“Instead of just plugging two midday trains back into their old slots, we’re adding a 10:30 a.m. departure from Brunswick, which will turn as a 3 p.m. departure from Boston,” she said.

“Given the change in commute patterns, we decided to try something different, assuming we won’t need two trains leaving Boston for the evening rush hour, but the additional round-trip means we will again have a flex schedule for the late-night train from Boston to accommodate sports fans and concert goers.”

Quinn said weekday and weekend schedules will now be identical.

In the West, one Capitol Corridor roundtrip will on March 29 be extended from Oakland to San Jose.

Capitol Corridor managing director Rob Pagette said there will be a change in departure times based on the way customers now use the trains.

“We’re about at 15 percent of where we were in February 2020 but we are looking to have a more robust service by September,” he said.

“We’ve seen more demand spread throughout the day, and this has allowed us to improve the efficiency of how we use our equipment by (temporarily) going from seven to six consists.”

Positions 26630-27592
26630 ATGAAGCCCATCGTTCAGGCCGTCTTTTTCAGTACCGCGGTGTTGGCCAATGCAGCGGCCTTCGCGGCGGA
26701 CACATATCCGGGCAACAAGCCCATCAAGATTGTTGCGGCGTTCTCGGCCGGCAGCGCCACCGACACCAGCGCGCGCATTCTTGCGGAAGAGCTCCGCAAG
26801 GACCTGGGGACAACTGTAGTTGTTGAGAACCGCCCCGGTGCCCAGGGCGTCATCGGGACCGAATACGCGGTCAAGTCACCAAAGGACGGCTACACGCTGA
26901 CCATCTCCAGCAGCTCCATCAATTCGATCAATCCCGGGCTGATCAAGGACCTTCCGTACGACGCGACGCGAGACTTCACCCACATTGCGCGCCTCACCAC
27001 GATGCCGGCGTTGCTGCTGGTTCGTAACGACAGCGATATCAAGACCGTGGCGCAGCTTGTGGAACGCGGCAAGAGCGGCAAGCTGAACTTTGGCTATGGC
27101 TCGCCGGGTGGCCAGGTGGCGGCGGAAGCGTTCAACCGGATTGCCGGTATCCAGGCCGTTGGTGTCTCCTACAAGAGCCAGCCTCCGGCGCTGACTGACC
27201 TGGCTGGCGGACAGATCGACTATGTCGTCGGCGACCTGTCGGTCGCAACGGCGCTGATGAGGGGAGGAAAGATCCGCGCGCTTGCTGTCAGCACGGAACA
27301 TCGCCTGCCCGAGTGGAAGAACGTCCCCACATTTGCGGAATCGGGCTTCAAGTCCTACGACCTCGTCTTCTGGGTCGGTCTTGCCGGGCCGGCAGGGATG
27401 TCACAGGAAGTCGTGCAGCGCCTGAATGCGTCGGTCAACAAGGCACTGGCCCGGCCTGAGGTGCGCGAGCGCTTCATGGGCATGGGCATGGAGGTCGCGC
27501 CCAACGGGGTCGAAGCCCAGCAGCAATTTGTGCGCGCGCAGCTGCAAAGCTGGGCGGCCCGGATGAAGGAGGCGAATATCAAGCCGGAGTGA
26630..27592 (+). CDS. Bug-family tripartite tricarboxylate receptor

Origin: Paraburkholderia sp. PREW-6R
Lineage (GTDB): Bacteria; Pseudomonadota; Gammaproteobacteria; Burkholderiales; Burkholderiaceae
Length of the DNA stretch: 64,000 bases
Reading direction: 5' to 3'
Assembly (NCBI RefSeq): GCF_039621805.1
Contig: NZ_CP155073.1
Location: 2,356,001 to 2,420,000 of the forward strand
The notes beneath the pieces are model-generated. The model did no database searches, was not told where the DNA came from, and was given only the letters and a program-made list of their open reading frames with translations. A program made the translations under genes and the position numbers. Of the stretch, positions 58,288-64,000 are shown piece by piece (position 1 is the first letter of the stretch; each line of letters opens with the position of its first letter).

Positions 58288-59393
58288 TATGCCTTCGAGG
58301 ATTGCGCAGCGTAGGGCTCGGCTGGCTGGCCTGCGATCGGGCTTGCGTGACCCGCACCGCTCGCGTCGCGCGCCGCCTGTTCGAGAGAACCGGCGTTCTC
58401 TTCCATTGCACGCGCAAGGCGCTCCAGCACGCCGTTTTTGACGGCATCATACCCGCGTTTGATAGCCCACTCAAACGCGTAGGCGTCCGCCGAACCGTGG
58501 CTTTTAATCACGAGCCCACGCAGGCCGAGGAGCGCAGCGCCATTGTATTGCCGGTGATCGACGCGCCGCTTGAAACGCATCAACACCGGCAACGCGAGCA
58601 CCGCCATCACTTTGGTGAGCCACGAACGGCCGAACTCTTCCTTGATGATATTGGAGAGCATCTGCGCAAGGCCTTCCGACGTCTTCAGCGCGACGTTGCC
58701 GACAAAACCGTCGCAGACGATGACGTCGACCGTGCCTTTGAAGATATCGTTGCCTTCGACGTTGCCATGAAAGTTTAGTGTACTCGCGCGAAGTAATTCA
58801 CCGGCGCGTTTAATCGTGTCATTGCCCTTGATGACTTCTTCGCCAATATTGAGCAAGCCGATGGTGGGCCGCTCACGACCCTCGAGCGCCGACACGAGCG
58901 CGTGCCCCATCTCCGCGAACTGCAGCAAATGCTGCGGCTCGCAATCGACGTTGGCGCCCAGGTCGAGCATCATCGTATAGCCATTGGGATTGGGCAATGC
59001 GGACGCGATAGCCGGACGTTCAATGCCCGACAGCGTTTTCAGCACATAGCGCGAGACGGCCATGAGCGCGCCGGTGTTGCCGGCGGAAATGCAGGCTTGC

Pagette said officials will be watching to determine where people are riding after the schedule change to determine where we add back the seventh consist.” An eighth trainset will be added later.

The extended round trip to San Jose will originate in Auburn because there appear to be increasing numbers of “super commuters” who ride 80 miles or more to their jobs.

Ridership trends during the pandemic have shown that if passengers are less likely to travel every day, more will opt for less-costly housing further away from the Silicon Valley.

In the San Joaquin corridor, a fifth roundtrip is expected to be added in in the fall. However, the two round trips to Sacramento aren’t likely to return until early 2021 at the earliest.

Those plans, though, are contingent on ridership stabilizing.

In Southern California, the LOSSAN Rail Corridor Agency expects to restore one Pacific Surfliner roundtrip between San Diego and Goleta in July or August.

The date of that service restoration is dependant on available funding.

In the Pacific Northwest, the Washington Department of Transportation is eyeing returning two Seattle-Portland roundtrips in mid May.

Currently, the Cascades Service is operating with one Seattle-Eugene, Oregon, round trip.

Officials are considering increasing Portland-Eugene service to two roundtrips.